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Lets have some coffee and talk
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I have visited 157 of the 159 counties in Georgia. They all have a courthouse.


Some are big and stately, others are rather plain.


The other thing they have is a place where men gather, drink coffee and verbally attempt to solve the problems of the world.


It’s not unique to Georgia and I know there are some ladies’ coffee klatches that get together, but the vast majority are an all-male event.


Roy Kilpatrick lives in Statesboro. He and his wife, Thelma, moved there when Roy retired from the insurance business. 


Roy is one of those guys who would be at home in anybody’s coffee club. He’s a good-sized fellow with a strong voice and the kind of aw-shucks personality that makes you think you’ve known him forever.


Before they moved to Statesboro, Thelma’s hometown, they lived in Swainsboro. Roy was a member of the coffee group at Lynn and Bob’s restaurant. This was an afternoon crowd that gathered about 3 p.m.


Roy is a member of two coffee groups in Statesboro. One is the early crowd that gathers at James Revell’s Country Store. 


Erk Russell, the legendary football coach of Georgia Southern University, was a member of that crowd until his death in 2006. Erk liked the setting of the country store because he could light up a cigar to smoke with his coffee.


Roy is also part of the 10:30 a.m. coffee group at Snooky’s, a legendary place known for good breakfast and tasty meat and vegetables at lunch and dinner. In his time, Erk was there — minus the stogie.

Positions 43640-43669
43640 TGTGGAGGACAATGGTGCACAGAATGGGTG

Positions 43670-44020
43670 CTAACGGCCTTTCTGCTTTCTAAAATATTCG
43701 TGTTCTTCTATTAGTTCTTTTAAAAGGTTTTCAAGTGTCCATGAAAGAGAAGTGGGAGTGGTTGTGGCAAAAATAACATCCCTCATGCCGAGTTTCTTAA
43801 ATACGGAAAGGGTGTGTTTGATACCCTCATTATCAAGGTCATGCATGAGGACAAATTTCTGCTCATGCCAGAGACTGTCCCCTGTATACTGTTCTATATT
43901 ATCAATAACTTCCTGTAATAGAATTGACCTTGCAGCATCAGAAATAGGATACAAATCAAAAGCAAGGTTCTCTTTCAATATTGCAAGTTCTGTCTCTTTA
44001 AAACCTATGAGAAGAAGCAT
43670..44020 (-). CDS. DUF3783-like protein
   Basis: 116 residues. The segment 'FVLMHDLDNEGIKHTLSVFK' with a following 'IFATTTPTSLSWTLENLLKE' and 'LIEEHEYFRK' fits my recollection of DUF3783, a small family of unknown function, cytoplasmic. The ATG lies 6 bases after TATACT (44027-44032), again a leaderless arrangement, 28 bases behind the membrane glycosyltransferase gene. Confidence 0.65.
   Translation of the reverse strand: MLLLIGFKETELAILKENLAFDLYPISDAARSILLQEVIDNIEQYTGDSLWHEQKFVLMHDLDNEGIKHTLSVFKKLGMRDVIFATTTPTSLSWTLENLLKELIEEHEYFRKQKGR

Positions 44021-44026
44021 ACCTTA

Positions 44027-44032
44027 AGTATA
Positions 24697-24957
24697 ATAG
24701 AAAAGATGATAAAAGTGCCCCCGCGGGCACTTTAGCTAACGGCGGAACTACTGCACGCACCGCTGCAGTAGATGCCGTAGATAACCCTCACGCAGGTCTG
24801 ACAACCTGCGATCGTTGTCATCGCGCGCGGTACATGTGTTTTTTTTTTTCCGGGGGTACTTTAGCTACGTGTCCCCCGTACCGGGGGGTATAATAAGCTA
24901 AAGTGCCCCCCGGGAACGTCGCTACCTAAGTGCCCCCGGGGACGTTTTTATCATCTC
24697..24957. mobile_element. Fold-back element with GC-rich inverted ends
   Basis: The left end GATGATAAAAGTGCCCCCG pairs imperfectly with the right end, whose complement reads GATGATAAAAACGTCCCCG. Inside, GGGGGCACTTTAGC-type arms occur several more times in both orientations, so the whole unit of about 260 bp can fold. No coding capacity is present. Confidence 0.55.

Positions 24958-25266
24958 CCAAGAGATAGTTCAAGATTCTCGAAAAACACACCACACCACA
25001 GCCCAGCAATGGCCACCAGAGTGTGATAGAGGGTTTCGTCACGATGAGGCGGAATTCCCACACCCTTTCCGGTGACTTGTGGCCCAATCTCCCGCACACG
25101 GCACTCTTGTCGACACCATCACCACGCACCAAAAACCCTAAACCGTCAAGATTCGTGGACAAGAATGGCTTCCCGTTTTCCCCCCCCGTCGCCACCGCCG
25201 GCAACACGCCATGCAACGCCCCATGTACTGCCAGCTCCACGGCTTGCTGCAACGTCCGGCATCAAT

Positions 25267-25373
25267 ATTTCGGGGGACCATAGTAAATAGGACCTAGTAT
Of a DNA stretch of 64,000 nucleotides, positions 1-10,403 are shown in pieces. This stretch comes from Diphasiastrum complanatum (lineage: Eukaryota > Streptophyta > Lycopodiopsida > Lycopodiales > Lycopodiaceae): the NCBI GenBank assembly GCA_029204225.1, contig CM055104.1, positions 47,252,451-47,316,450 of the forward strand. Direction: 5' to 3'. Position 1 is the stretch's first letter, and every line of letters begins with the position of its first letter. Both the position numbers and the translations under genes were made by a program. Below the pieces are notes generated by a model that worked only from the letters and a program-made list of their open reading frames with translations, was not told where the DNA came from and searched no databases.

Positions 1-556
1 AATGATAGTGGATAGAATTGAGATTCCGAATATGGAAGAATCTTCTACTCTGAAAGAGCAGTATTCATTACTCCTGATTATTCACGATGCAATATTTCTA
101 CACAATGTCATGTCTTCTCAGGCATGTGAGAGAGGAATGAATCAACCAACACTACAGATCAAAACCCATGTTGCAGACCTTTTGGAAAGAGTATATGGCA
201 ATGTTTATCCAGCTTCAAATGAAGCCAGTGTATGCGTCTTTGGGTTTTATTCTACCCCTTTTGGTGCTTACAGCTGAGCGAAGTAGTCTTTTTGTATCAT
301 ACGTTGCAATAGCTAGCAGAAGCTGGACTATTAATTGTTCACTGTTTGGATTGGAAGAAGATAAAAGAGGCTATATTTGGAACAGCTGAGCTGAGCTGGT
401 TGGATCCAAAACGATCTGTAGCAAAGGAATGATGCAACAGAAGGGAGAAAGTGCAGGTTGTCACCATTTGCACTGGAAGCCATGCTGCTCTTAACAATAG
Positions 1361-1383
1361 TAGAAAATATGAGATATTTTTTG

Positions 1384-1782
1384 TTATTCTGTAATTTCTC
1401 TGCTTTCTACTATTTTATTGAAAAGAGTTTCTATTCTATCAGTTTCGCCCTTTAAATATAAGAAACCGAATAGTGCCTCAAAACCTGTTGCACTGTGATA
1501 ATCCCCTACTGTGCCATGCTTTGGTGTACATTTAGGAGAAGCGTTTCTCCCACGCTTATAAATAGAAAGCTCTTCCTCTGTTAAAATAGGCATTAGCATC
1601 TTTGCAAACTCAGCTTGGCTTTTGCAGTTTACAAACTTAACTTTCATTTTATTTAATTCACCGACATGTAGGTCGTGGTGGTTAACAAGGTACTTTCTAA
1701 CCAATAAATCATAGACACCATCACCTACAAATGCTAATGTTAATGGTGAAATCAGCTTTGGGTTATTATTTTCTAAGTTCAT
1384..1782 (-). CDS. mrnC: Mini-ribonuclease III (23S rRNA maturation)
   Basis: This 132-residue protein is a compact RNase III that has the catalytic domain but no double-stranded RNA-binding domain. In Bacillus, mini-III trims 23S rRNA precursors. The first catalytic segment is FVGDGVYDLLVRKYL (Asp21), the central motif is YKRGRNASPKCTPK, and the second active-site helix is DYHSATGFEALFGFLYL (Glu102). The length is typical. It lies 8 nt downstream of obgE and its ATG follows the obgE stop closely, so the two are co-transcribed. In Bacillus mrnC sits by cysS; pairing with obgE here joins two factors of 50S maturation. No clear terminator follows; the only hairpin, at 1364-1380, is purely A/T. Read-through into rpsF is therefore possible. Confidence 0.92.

The 10:30 Snooky’s Coffee Club borders on being a civic club. They keep a list of names and give money for flowers when someone graduates to that coffee club on high.


Last week, they all gathered for a steak dinner. I presume coffee was also on the menu.


“That crowd has been together for 50 years,” Roy told me. “We had a pretty nice party.”


From Rabun Gap to Tybee Light and from Flintstone to Attapulgus, these groups seem to have some common threads. There is one guy who will weigh in on everything. There is usually a couple of guys with a newspaper (thank the Lord), who will actually cite something factual. There is also one guy who seems to have a direct pipeline to the gossip, or as many coffee crowds would say, the “talk on the street.”


Most of these crowds tend to lean toward the conservative side, but that doesn’t mean that a Yellow Dog Democrat isn’t welcomed. They often refer to President Obama or Speaker Nancy Pelosi as the Democrat’s “buddy” or “friend.”


Within an hour, they have chatted on state, local and national issues and solved them to the liking of most at the table.


I don’t know if it has been tried, but maybe some of our governmental entities should fire up the coffee pot.


If some of those folks in Atlanta and Washington would just circle up the chairs and share a cup, we might get something done.


Unfortunately, they have a no food or drink rule in the halls of Congress. You’d have to get them to vote to change that and then decide regular or decaffeinated.


Harris Blackwood is the author of “When Old Mowers Die.” His e-mail address is